This topic comes as I’ve had this discussion with several athletes over the past couple weeks. For much of the time you’ve been doing CrossFit or Weightlifting, your technique has probably been the limiting factor that prevents you from lifting as much as you ideally could in the snatch and clean & jerk. However, after you’ve dedicated quite a bit of time to technique work, how do you know when your technique is no longer your limiting factor? AKA It’s time to get strong.
As Brett Jones says, “Absolute strength is the glass. Everything else is the liquid inside the glass. The bigger the glass, the more of “everything else” you can do. So, lifting weights is the quickest way to build strength. As your strength goes “up,” everything else can be expanded, too.” Strength and technique are imposed limits. As your technique improves on lifts and you become a more efficient lifter, your lifts will approach your strength limit. Once you reach that strength limit, the way to improve your lifts is to raise your strength.
That’s also the reason world-class weightlifters are so damn strong. They may compete in the Snatch and Clean & Jerk but most have over a triple bodyweight back squat, can deadlift even more than they squat and press stacks of weight overhead. You can’t fake strength; you can only earn it by lifting heavy weight.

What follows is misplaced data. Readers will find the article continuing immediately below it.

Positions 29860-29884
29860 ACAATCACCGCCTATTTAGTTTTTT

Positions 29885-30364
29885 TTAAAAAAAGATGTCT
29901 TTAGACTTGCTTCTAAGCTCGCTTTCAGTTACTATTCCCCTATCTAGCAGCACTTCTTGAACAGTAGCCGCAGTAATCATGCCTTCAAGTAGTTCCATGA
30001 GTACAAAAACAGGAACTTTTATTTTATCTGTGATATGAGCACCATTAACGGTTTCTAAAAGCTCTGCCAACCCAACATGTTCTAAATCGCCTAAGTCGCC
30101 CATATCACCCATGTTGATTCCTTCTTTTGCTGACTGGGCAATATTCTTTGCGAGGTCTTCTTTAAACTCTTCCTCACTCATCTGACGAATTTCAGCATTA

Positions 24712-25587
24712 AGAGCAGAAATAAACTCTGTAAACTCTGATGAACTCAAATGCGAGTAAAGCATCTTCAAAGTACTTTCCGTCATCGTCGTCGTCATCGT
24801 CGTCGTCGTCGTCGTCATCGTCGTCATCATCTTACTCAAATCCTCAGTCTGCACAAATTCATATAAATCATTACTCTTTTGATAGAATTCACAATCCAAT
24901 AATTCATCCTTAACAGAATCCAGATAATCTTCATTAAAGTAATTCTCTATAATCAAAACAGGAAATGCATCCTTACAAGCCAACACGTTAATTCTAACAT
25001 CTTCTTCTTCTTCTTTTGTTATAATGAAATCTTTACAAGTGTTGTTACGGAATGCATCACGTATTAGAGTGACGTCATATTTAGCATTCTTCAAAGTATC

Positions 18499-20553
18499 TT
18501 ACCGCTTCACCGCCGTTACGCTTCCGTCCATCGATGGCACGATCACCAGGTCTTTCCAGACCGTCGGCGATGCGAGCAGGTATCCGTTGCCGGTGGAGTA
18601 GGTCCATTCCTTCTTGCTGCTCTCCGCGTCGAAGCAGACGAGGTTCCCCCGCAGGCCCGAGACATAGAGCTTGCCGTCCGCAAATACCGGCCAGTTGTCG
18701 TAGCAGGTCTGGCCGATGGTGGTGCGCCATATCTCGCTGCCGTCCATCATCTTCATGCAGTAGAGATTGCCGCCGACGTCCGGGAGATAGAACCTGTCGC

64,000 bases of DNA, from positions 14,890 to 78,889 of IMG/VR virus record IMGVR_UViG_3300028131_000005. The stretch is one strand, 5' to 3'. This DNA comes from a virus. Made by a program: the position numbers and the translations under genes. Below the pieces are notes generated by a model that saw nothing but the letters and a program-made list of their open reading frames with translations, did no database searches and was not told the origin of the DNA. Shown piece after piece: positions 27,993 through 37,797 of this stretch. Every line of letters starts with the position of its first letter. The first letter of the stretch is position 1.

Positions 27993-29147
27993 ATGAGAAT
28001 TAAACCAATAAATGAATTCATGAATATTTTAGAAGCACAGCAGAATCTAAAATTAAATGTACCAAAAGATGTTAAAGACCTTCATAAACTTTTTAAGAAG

Here are the ratios I use to judge whether I need more focus on technique and/or strength: (The top lifts are used as references to base your efficiency on)
While there are obviously individual differences that make each one of use unique, these are simple guidelines that can help you to find your weaknesses. However, once you reach a certain technical level, the fastest way to improve your lifts is to get body stronger, specifically the legs and torso. While it may a little extreme, Glassman’s comment, “Regardless of what the problem is, the answer is to squat” is not far off.
Posted on 09/22/2015 at 06:29:00 PM